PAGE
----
The prostate is a male gland that secretes the fluid (a part of the semen) which carries sperm from the testicles during ejaculation. The prostate is located just below the bladder and in front of the rectum. It surrounds the first inch of the urethra (the tube through which urine and sperm exit the body). Usually, the prostate gland starts to enlarge after middle age. When the prostate becomes enlarged, the condition is called benign prostatic hyperplasia (BPH), or benign prostatic hypertrophy. The prostate gland undergoes two growth spurts: once during adolescence and the other around the age of 50. Though the prostate continues to grow during most of a man's life, the enlargement does not usually cause problems until late in life. About 75 percent of men over the age of 50 and 90 percent of men in their 70s and 80s have had some symptoms of BPH. The benign growth occurs when old cells do not die (as they once did) while new cells continue to grow. This accumulation of cells thicke...
Radiation Therapy Radiation therapy may be used as an initial treatment for localized prostate cancer. It may also be used as treatment for cancer that has not been fully removed or has recurred after surgery. In advanced cancer, radiation therapy is used to shrink the size of the tumor and relieve symptoms. Radiation therapy used to be reserved for older men (over age 70) with locally advanced prostate cancer who had a life expectancy of 15 years or less. However, it is now being used more frequently in younger and healthier men. The two main radiation treatments for prostate cancer are: External beam radiation Brachytherapy (internal radiation) Both treatments have generally equal success rates. In some cases, both techniques may be used in high-risk patients. External Beam Radiation In external beam radiation therapy, a doctor focuses a beam of radiation directly on the tumor for 35 three-minute treatments given five times a week over 7 weeks. Three-dimensional (3-D) conformal techniques u...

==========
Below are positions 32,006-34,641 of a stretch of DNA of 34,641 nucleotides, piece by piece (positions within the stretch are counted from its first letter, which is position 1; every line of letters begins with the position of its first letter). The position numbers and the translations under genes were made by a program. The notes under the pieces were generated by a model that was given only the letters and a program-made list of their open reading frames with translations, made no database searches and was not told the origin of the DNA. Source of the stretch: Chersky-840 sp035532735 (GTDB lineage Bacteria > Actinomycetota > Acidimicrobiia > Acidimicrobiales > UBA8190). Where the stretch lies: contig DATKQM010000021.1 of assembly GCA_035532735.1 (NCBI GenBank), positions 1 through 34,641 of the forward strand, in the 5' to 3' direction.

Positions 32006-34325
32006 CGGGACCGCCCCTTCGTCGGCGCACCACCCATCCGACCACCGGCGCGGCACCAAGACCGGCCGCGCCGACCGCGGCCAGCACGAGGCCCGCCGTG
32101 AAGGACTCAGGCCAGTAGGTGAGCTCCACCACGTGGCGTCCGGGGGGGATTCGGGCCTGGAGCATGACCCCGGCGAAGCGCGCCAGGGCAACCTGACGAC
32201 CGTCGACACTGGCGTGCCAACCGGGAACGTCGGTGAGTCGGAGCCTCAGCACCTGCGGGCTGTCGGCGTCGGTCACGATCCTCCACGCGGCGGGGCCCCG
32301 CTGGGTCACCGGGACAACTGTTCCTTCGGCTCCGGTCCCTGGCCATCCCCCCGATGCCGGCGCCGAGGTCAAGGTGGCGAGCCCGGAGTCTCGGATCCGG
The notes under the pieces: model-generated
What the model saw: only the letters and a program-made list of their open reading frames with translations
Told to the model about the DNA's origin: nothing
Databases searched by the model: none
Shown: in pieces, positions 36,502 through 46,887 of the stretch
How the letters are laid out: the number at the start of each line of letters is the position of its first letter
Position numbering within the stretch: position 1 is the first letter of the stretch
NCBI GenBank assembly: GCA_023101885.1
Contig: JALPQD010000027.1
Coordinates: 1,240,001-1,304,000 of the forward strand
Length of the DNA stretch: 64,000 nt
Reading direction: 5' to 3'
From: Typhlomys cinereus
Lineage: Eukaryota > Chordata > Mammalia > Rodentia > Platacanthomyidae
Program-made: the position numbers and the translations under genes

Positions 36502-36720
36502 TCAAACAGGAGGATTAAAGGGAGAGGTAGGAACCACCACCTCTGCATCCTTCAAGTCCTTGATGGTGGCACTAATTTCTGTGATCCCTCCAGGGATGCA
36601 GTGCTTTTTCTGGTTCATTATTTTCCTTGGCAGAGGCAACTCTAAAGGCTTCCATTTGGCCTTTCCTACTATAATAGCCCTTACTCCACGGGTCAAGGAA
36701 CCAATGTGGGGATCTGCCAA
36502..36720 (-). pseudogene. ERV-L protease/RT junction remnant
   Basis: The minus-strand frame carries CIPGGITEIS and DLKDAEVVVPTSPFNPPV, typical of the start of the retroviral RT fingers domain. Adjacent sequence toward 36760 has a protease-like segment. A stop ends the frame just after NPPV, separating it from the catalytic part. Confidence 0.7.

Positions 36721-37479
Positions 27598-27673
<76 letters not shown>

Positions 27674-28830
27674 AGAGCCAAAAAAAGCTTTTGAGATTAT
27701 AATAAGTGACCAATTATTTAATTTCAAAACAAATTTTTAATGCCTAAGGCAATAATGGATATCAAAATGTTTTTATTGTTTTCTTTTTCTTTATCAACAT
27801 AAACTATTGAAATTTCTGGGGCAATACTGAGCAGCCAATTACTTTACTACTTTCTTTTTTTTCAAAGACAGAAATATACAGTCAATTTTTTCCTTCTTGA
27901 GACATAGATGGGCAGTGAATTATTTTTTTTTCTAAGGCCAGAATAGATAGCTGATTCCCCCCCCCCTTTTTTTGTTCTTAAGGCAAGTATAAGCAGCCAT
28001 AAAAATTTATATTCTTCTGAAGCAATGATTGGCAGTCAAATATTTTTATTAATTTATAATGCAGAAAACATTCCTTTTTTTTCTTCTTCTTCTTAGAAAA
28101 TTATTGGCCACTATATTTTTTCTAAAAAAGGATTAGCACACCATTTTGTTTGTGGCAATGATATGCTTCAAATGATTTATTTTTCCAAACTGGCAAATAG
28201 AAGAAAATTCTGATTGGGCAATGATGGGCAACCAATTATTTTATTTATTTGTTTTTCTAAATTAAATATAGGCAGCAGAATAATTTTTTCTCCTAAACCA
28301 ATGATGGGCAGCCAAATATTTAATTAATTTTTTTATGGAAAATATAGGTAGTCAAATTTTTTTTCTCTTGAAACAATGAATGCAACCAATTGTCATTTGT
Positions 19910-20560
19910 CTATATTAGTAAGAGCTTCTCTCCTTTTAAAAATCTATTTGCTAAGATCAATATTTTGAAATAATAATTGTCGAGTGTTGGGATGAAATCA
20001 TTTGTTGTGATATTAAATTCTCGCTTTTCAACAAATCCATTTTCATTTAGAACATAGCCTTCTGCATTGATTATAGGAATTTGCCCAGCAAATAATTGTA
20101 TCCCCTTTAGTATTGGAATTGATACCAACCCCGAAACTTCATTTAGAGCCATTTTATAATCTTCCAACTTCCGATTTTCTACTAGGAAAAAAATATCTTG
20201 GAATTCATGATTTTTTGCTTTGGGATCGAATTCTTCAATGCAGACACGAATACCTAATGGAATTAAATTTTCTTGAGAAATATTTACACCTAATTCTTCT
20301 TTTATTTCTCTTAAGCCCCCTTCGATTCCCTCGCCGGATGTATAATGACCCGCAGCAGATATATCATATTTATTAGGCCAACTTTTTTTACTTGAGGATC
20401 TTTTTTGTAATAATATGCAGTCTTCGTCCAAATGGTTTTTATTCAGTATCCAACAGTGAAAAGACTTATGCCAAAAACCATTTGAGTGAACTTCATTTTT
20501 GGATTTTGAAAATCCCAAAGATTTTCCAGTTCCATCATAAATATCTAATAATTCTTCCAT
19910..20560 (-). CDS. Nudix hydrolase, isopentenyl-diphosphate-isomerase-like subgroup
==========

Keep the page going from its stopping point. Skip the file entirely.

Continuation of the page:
BPH; Benign prostatic hypertrophy (hyperplasia); Prostate - enlarged
The choice of a treatment is based on the severity of your symptoms, the extent to which they affect your daily life, and the presence of any other medical conditions. Treatment options include "watchful waiting," lifestyle changes, medication, or surgery.
If you are over 60, you are more likely to have symptoms. But many men with an enlarged prostate have only minor symptoms. Self-care steps are often enough to make you feel better.
If you have BPH, you should have a yearly exam to monitor the progression of your symptoms and determine if any changes in treatment are necessary.
For mild symptoms:
Urinate when you first get the urge. Also, go to the bathroom when you have the chance, even if you don't feel a need to urinate.
Avoid alcohol and caffeine, especially after dinner.
Don't drink a lot of fluid all at once. Spread out flui...
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